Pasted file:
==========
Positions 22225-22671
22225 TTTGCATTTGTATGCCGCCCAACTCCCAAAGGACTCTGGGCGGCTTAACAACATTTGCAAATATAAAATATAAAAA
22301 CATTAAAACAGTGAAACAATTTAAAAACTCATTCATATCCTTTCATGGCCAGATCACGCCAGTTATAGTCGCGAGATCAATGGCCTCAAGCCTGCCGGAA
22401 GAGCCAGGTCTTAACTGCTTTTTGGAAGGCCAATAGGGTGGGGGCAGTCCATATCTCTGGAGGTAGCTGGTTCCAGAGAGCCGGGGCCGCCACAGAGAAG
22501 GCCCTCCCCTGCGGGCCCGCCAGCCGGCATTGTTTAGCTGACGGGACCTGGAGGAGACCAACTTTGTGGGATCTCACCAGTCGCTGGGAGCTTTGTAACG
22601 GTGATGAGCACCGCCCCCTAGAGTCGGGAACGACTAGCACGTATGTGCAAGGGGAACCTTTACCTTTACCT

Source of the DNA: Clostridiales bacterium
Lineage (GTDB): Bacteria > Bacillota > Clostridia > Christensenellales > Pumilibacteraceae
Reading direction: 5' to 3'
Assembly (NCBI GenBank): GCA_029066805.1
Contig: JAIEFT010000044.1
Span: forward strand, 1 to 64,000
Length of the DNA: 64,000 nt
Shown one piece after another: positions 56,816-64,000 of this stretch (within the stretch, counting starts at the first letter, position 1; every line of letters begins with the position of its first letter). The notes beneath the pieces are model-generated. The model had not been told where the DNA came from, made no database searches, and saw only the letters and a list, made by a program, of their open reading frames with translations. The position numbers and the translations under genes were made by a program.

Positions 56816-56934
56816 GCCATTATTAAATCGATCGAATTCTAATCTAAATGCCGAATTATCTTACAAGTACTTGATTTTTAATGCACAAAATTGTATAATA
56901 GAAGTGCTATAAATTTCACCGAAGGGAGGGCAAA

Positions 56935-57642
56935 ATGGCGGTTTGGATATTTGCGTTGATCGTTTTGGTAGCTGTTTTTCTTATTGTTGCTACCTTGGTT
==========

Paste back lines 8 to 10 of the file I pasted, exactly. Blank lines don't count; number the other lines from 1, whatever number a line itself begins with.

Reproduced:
Lineage (GTDB): Bacteria > Bacillota > Clostridia > Christensenellales > Pumilibacteraceae
Reading direction: 5' to 3'
Assembly (NCBI GenBank): GCA_029066805.1